Order in chaos

A gust of wind lashed my bare face early one morning as I made the short walk from the Accra Psychiatric Hospital bus stop to my office. Angry thunderclouds were quickly assembling high above my head. As usual, I had no umbrella. Don’t rain, I pleaded. Both shoulders were hunched closer to my body to minimize the bite of the cold air. My pace quickened. I crossed two beggars who didn’t seem to be in a hurry to find shelter from the looming downpour. Money has no time off, I reasoned. Then, one look behind me, and I could see brisk business going on. With the traffic lights not working, the area boys were once again lords of the roads. They were daring the storm to do its worst. With their nim tree branches raised over their heads they had the whole traffic situation under control.

Everyone from beat up taxis to luxury sedans obeys them. And they run the show with surgical precision. Of course, they welcome coins and notes of whatever variety for their services, and come rain or shine they’re there organizing things.

Commuters who use the New Times Corporation traffic lights must be a lot more familiar than I of the mainstay of that area. A while ago, those traffic lights had a mind of their own. More often than not, they never lit up all day. Here, a traffic controller ruled the roost. With his reflector jacket and what to me looked like old football socks over his hands he waved the cars by. It would seem like his changing costumes were an integral part of his whole act, together with his slow shuffling steps and meek apologetic look.

Once, I went to Korle-Bu in the middle of the day and was making my way back to the office. It was total anarchy at the intersection. Horns were blaring and people’s mothers were being insulted by irate trotro drivers. It was classic road rage.

From the middle of the snaking traffic he came with a jog, waving his hands at the offending taxi driver whose head was stuck out of his window, raining unprintable language on the driver of the ancient Peugeot that was carrying me. For a moment, I thought the barrel-chested taxi driver was about to dish out an old-fashioned beating to someone. He shut up, sulking and muttering to himself like a scolded child and quickly lined up behind us. What authority, I thought. Within seconds, he had the peace restored and returned to the real reason he was there. In rhythmic motion he touched his lips twice and dropped them, over and again. He looked humbly into windows as he sought his daily bread. In the mean time, the traffic situation quickly unraveled into confusion.

As our cramped Peugeot made its way over the rail tracks I figured out why he stationed himself at a traffic hotspot and while doing a great job, leave post, only to come and restore the peace again.

Then, disaster struck. The lights started working! Everyday. What would happen to our Traffic Coordinator? Show up for work, of course! Man must eat, after all. Lights or no lights, you’ll find him there day after day.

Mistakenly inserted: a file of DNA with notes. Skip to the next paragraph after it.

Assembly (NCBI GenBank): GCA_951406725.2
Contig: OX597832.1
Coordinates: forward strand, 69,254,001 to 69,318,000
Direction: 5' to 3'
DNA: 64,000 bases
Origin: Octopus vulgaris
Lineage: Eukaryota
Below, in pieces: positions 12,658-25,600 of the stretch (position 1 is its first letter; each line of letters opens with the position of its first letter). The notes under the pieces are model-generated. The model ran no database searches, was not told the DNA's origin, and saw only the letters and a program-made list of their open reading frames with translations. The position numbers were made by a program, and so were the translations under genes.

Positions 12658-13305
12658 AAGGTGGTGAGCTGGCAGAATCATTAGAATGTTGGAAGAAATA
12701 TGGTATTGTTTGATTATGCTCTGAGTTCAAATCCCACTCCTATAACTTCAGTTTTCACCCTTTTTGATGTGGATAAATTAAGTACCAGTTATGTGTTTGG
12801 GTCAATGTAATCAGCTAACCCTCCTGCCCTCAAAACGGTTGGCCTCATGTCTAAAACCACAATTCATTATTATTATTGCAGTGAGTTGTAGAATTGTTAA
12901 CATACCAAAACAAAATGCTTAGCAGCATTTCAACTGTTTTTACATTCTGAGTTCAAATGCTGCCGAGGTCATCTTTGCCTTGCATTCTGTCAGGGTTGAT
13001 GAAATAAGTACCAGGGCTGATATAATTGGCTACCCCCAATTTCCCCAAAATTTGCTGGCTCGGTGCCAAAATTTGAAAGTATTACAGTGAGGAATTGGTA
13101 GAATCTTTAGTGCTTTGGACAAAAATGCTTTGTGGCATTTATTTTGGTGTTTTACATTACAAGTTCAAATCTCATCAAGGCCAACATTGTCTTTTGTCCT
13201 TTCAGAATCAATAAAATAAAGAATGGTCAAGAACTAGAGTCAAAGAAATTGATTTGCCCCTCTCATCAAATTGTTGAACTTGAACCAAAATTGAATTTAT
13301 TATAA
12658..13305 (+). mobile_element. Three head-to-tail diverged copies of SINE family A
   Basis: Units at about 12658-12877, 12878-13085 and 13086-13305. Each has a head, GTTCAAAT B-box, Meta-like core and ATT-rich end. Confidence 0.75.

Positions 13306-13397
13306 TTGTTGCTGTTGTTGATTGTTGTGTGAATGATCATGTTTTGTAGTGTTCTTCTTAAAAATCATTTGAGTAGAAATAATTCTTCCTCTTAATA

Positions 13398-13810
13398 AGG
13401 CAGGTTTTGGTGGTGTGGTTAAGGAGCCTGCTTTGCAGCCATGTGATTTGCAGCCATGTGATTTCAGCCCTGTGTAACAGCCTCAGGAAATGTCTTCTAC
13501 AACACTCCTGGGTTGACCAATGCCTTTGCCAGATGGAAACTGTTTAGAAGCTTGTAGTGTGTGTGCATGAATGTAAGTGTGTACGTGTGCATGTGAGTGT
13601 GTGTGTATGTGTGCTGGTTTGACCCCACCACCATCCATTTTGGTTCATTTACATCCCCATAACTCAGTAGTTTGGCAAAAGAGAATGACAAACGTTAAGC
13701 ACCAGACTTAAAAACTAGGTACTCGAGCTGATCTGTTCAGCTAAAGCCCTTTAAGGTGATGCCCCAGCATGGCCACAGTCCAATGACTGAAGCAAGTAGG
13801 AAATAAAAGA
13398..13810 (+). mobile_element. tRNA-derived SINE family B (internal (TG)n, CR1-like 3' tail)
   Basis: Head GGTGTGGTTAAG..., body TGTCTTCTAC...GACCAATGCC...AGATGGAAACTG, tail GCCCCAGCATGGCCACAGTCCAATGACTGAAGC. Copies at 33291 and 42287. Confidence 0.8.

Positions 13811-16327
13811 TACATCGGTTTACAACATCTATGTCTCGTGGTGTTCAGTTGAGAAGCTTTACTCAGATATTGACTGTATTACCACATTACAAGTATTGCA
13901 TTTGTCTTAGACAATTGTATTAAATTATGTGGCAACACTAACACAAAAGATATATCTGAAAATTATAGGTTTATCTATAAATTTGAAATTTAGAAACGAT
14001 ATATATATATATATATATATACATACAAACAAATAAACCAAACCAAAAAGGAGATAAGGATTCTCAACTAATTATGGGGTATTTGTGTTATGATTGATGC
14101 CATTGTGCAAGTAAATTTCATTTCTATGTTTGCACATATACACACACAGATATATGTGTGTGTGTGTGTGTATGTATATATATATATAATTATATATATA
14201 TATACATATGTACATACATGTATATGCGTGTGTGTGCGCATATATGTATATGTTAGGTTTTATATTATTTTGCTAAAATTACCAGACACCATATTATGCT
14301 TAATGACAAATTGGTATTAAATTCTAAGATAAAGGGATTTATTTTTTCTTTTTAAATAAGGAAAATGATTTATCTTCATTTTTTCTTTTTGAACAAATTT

However, the worst culprit is the fellow at the Korle-Bu traffic lights between Zongo Junction and the mortuary.

When I lived in Lartebiokorshie, you couldn’t miss this guy. He would sweep the street at Barnor Junction and leave a heap of sand with a shovel in clear view. By mid-morning, his setup was complete, and the rest of the day would be dedicated to making a living. With time, business grew stale. Like every clever entrepreneur, he moved to greener pastures. Down the road he went, headed towards his present location, where he remains to this day. Despite the functioning lights he charges up and down the little hill towards Bishop Bowers Primary School asking for handouts, and spewing insults to the stone-hearted who refuse to part with loose change.

With these trouble spots scattered all over Accra, these guys take full advantage. One conspiracy theory has it that they are the very ones who sabotage the connections. In my mind’s eye, I can see a youth in a black hood, under the cover of pitch darkness, tiptoeing to an electrical box. One cut of a wire and the traffic lights go to sleep. At the break of day, he’s there to direct traffic and make some easy earnings. All in a day’s work.

I have no problem with drivers giving these impromptu traffic wardens donations at places like the tunnel linking East Legon to the Spintex Road. But where the lights are working, brothers, I think you need to find a new excuse to stick around.

Asomasi.

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About Kwaku Dankwa

By day, I'm an advertising copywriter. That's what I've done all my working life (National Service doesn't count). Husband of Esther, father of Jesse, and servant of Christ. I previously wrote a blog on the dramatic side of public transport in Accra, "The Daily Commute: From Bridge to Ridge." Enjoy.
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6 Responses to Order in chaos

  1. Franklin Eleblu says:

    Cutting power to traffic lights to make ends meet? This conspiracy paa dieh! Seems improbable, but believable nevertheless(the way you put it). This is one blog I read even when am tired.
    Thanks man

  2. not really. Pour water on the wires or cut them with something sharp. If that fails, one can always knock down the light. Notice how the bawaleshie traffic lights have a mind of their own?

  3. DziDzi says:

    Hahahaha….. I always read your blog because I identify myself with most of the situations and cause of the funny twists you add to it. But this one di3333, I identify myself with it cause of the guy at the New Times Corporation traffic light…… I and my folks call him “Snoopy”…lol….and oh, you forgot to mention his helmet…. 😀

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